Truth and Reality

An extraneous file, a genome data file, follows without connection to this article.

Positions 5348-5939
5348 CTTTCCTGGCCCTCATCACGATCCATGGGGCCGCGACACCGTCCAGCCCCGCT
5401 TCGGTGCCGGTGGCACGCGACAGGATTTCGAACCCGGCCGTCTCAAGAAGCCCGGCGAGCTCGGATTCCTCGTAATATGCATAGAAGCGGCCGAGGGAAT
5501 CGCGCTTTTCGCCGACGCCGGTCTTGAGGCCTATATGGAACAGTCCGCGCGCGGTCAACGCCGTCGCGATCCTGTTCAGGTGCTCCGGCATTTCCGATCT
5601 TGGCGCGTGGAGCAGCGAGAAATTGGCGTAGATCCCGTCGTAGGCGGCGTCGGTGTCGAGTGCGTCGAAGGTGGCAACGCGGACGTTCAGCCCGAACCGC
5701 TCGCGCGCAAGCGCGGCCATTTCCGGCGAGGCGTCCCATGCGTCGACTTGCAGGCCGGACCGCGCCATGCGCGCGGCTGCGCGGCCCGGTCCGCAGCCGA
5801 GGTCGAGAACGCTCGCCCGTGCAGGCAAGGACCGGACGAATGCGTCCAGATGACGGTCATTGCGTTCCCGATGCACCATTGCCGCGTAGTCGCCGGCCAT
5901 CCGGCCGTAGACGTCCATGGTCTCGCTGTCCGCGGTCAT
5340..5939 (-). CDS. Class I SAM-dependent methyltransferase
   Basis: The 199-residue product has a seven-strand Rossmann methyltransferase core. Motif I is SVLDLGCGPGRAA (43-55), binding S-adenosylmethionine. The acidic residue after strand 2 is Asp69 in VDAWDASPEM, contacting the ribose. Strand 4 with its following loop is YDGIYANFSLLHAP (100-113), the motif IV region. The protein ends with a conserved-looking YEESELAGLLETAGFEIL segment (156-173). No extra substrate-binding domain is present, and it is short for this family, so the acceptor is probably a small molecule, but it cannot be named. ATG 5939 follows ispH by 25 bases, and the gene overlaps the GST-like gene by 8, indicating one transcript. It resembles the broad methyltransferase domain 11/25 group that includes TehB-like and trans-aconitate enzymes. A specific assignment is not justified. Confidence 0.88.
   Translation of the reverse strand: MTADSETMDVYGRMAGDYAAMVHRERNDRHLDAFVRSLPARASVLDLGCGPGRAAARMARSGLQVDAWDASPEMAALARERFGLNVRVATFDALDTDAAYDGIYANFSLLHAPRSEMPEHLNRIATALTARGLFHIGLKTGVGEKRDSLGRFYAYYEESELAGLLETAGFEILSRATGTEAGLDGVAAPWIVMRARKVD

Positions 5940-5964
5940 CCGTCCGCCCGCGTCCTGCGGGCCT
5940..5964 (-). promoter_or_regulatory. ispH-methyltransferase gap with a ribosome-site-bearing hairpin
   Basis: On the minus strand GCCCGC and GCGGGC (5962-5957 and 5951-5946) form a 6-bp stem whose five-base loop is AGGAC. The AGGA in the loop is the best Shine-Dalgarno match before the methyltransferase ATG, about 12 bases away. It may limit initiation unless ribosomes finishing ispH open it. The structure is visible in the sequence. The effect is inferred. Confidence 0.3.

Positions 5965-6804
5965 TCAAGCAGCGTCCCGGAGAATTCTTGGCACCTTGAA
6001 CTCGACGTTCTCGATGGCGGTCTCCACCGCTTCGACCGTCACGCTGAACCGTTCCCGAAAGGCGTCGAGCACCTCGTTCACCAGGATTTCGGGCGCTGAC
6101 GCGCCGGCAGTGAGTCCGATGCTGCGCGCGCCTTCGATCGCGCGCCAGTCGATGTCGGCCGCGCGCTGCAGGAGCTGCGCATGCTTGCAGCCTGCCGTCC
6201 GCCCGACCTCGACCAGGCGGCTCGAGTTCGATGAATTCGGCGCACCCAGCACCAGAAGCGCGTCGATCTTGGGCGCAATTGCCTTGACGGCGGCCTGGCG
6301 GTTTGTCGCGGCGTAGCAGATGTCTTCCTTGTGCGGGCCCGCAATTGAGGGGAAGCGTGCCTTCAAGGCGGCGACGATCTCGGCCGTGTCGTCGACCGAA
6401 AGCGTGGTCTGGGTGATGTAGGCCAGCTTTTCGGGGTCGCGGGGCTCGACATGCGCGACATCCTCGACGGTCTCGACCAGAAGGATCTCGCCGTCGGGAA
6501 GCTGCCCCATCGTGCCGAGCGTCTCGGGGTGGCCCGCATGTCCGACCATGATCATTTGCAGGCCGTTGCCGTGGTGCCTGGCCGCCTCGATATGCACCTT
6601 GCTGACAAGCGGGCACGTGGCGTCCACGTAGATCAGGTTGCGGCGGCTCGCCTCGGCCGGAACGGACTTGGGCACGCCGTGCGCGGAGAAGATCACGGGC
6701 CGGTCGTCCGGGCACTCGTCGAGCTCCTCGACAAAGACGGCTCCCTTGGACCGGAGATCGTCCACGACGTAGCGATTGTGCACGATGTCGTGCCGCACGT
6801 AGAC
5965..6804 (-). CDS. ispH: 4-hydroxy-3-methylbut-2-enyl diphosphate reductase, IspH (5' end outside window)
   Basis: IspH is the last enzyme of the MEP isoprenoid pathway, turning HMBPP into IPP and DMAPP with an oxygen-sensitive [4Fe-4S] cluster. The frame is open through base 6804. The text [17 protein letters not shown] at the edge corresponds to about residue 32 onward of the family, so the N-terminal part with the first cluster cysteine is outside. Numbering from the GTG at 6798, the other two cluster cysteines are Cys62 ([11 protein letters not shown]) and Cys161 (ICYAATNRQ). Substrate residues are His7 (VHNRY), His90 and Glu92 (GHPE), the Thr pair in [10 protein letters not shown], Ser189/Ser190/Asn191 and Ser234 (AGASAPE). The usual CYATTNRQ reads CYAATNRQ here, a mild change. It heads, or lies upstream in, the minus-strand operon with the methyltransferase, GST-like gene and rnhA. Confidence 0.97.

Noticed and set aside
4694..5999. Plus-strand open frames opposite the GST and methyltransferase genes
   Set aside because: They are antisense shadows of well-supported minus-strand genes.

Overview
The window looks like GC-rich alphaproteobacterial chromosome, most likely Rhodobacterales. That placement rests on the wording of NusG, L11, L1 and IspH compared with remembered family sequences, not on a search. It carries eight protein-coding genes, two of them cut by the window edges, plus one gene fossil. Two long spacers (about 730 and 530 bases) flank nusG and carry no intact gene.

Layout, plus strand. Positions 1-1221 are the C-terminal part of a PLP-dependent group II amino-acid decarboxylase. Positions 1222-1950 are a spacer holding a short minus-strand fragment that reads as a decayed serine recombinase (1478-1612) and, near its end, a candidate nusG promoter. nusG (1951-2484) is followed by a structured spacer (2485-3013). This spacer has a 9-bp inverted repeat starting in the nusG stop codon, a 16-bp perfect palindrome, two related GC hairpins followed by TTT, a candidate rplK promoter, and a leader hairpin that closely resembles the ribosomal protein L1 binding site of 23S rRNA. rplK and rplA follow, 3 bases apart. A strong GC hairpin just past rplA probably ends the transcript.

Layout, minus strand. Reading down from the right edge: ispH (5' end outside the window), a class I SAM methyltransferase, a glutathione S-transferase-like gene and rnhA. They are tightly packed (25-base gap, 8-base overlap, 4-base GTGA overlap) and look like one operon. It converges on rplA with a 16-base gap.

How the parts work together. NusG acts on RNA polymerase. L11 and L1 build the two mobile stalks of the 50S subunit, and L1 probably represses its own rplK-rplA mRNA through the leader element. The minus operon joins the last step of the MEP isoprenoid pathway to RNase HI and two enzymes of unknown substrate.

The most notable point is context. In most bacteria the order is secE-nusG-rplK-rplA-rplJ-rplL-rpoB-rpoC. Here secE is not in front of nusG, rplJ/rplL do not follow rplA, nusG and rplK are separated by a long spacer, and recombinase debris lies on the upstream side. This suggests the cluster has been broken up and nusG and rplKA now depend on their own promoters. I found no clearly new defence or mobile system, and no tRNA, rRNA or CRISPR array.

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Truth and Reality: Putnam and the Pragmatist Conception of Truth by Christopher Hookway 1. Introduction: truth, convergence and interests According to Hilary Putnam, “it is virtually a conceptual truth for both Peirce and James [he might have added Dewey] that the long-run opinion of those that inquire, the opinion that they are ‘fated to hold’ is the true one. This is their constitutive account of truth.” (1997: 169). It is expressed in Peirce’s “pragmatic” clarification of the concept of truth as “the opinion which is fated to be agreed to by all who investigate”, but, although endorsed by James and Dewey, it had little role in their philosophical thought. Most contemporary philosophers who draw on pragmatist ideas have rejected it. Putnam himself believes that it has some very implausible consequences and is also in tension with those themes in pragmatism which he finds most valuable. [1] The account is implausible because there are plainly truths which, we are sure, will not be a matter of agreement, however long we inquire into them. It also entails that whether it is true that Caesar sneezed three times on the day he first crossed to England is a matter of what future evidence will turn up rather than being a matter of what happened in Gaul some two thousand years ago. The pragmatist insight which it obscures is found in James’s insistence that a variety of practical and aesthetic interests can have a role in determining whether a system of beliefs agrees with reality, indeed that there are different versions of reality which answer to different practical concerns and are not in competition. Peirce’s view, by contrast, emphasises that there is a single fundamental aim, common to all rational inquirers, of contributing to the growth of finished knowledge. If truth were not characterised by reference to such a general interest, why
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